According to the taxi drivers, Uber, which uses a mobile app to connect commuters to drivers, since its arrival last year has seen taxi drivers record a drop in their sales.
The ride-hailing service is present in more than 467 cities across 72 countries with Accra last year, joining Uber’s network.
But it appears the taxi drivers are not enthused about the tech company’s presence in the country.
The Public Relations Officer for the Committed Drivers Association of Ghana, Francis Appiah, which is against the operations of Uber, speaking on the Accra-based radio station, Accra 100.5 FM, the Uber service was killing their business due to their operational cost being lower than the local taxis and nonpayment of taxes.
“Because they use private cars for the Uber taxi services, they don’t pay income tax, they don’t pay for embossments, but we the taxi drivers do pay. Taxi drivers also possess AMA embossment licenses and stickers, but they [Uber taxis] don’t have them. Again, because they mostly use private cars to do their business, the insurance they pay is much lower than what the commercial drivers pay.”
“Even the use of private cars is against the road traffic regulations, but everybody is watching as they violate the law. Today as we speak, when you go to Tanzania, Uber has killed taxi drivers’ businesses and even in the United States where they come from, they are gradually killing the taxi business. The government must not sit and watch this to happen as they will also lose huge revenues,” he added.
Mr. Appiah indicated that the use of private cars for commercial purposes by Uber was a clear violation of Ghana’s road safety regulations, however, authorities have turned a blind eye to the practice.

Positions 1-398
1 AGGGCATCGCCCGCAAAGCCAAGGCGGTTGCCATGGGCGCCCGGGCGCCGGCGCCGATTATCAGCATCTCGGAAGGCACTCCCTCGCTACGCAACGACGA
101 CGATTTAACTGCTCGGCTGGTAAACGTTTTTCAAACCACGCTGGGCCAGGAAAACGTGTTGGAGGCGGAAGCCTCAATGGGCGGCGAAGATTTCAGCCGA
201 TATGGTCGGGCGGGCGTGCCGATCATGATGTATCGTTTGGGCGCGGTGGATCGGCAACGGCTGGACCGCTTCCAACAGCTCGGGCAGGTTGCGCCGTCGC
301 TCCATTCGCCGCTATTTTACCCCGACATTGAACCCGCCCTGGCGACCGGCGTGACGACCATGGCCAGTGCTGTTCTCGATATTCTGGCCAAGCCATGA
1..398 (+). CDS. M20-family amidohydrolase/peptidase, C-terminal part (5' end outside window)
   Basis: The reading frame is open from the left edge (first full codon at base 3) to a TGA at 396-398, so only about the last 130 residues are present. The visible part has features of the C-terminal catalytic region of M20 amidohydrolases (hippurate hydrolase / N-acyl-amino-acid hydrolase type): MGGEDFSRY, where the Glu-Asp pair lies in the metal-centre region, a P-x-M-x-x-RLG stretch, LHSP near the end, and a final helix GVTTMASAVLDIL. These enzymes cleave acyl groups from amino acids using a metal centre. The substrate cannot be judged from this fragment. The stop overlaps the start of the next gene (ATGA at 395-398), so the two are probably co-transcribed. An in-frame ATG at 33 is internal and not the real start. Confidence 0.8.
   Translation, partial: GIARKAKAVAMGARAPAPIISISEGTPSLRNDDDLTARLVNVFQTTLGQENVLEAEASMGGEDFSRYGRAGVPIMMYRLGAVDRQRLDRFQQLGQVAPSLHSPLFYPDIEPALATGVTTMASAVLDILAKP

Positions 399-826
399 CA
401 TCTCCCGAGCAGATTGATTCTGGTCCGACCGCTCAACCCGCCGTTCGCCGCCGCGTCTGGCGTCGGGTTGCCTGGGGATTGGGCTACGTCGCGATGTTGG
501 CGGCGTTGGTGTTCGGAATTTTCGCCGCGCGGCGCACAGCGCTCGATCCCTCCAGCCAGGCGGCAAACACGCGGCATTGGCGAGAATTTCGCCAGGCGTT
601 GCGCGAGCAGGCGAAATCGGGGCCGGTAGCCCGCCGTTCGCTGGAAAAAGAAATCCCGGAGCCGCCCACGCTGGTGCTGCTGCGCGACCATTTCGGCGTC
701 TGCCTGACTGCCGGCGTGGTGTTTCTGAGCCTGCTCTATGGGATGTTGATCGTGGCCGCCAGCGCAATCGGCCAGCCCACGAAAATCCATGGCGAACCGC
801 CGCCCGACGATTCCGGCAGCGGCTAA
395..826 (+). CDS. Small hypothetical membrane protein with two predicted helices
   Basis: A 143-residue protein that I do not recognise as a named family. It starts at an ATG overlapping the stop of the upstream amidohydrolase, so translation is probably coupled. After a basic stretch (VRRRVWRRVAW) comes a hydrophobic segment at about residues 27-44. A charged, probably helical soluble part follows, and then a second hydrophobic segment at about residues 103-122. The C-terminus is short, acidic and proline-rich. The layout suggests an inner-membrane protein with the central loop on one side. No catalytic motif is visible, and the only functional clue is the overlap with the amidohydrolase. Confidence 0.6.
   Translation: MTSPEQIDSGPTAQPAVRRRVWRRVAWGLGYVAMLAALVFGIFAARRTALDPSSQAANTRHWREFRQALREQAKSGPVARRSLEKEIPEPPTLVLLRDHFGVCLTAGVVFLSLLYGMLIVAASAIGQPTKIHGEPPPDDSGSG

“The Uber service is killing the work of taxi drivers in Ghana. Because they know as foreigners they would not be able to engage in this kind of work in Ghana, some Ghanaians fronted for them to enable them to gain access to the local market. China saw the dangers they posed to their local drivers and so they prevented them from entering their market. And so why should we allow them to also kill our businesses here in Ghana,” Mr. Appiah lamented.
A Freelance Journalist, Entrepreneur and Philanthropist. Editor-in-Chief of www.233times.com. A contributory writer for Ghanaian Chronicle Newspaper. An alumnus of Adisadel College where he read General Arts. He holds first degree in Bachelor of Arts from the University of Ghana; Political Science (major) and History (minor). He has also pursued MSc Corporate Social Responsibility (CSR) and Energy with Public Relations (PR) at the Robert Gordon University in the United Kingdom. His mentors are Rupert Murdoch, Warren Buffet, Sam Jonah, Kwaku Sakyi Addo and Piers Morganview all posts by: Nana Kwesi Coomson
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